as they were clapped and shooed from one place, they appeared doing something worse in another. It was like warfare. They mimicked the pilgrims and lined up along with them by Sampath's tree, smacking each other with glee as they waited for his blessing. It soon became clear that the display of affection between Sampath and the monkeys would not ex tend to include everybody within its charmed circle; that their simian charms, so dear to him, would not endear them to anybody else. Peanut-laden film-lovers might be making their way to the cinema unmolested, but evidently the monkey prob lem had merely shifted focus. Concern permeated the devotees' happiness. Almost overnight, it seemed, they had a new problem on their hands. 'If they were a nuisance before, it was more in the way children are naughty/ said Miss Jyotsna sadly to the others as she watched the monkeys raid her bag of mait scattering the letters in a frenzy of disappointment when they discov ered no bottles in her possession. 'Yes/ agreed one gentleman. 'In fact, they were endear ing in their very naughtiness/ and though he had gone too far, everyone sympathized, for generally speaking there was some truth to what he said.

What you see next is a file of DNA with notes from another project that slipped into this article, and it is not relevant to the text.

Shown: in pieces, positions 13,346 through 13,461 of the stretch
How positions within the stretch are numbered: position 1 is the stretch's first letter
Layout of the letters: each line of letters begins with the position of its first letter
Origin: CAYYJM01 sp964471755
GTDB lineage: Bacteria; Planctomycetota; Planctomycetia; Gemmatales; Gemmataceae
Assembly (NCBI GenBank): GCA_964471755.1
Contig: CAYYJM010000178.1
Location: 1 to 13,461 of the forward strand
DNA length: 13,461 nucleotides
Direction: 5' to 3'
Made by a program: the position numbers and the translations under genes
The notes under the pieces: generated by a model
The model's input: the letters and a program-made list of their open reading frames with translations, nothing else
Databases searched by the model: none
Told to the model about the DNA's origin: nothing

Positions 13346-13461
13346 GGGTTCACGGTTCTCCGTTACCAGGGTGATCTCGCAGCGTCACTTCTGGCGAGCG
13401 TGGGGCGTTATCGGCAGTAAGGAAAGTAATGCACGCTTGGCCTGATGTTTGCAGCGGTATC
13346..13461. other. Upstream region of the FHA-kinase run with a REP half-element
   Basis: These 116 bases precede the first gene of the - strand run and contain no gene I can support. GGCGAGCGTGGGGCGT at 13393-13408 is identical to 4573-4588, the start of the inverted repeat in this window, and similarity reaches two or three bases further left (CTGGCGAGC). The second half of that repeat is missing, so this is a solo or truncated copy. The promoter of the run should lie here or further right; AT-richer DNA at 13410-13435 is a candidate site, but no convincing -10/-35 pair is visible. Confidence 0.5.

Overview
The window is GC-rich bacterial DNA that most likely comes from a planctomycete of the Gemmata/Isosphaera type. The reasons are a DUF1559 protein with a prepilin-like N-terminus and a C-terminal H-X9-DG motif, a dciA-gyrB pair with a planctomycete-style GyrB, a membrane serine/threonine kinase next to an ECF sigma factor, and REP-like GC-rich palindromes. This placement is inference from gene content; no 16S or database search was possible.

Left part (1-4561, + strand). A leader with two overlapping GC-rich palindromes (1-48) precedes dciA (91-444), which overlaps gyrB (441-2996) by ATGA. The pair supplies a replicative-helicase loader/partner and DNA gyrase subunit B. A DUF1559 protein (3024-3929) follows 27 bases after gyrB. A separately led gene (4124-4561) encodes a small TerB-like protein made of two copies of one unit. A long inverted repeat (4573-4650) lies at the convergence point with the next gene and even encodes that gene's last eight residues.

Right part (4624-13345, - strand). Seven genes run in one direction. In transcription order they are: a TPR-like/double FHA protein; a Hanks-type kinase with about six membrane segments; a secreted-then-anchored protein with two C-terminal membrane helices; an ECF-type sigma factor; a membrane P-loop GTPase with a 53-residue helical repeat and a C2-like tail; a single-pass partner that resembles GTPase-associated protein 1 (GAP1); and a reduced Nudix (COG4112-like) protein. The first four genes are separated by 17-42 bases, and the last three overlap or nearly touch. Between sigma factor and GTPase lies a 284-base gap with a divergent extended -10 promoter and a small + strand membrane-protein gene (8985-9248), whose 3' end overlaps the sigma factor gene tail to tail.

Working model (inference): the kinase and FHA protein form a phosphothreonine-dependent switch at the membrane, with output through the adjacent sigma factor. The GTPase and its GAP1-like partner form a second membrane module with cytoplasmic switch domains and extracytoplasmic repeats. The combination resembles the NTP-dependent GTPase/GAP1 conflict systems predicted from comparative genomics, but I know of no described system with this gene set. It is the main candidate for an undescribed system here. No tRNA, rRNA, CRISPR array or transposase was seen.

One afternoon, a little while after the frequency of these unfortunate events had accelerated, Mr. Chawla stood thinking under Sampath's tree. The monkeys were getting more and more out of hand and he had an unsettling feel ing that their hallowed days in the orchard might be under serious risk of disruption. But the family bank account in the State Bank of India was growing by leaps and bounds and he was eager to buy shares in the VIP Hosiery Products company; they could do without a disturbance to upset this nice little venture he had set to sail. He looked to the right and left, surveyed their domain with its paths and a little arrow pointing in Sampath's direction, with its advertisements that hung col orfully on the neighboring trees: Dr. Sood's Dental Center, Gentleman Tailors - 'God made Man, we make Gentleman' - for Campa Cola, Limca, Fanta and Goldspot, Ayurvedic Talcum Powder and Odomos Mosquito Repellent. All paid for by lavish donations, boxes of nuts and more sweet meats, yellow, green, pink and white, than anybody knew what to do with. If it was not for Mr. Chawla none of this would exist. None of it. 'Sampath,' said his father, 'perhaps it is time to build you a proper hermitage. The problem of the monkeys is getting out of hand. If you lived inside a concrete structure, we could keep them out and control things. Anyway, we can't - 126 -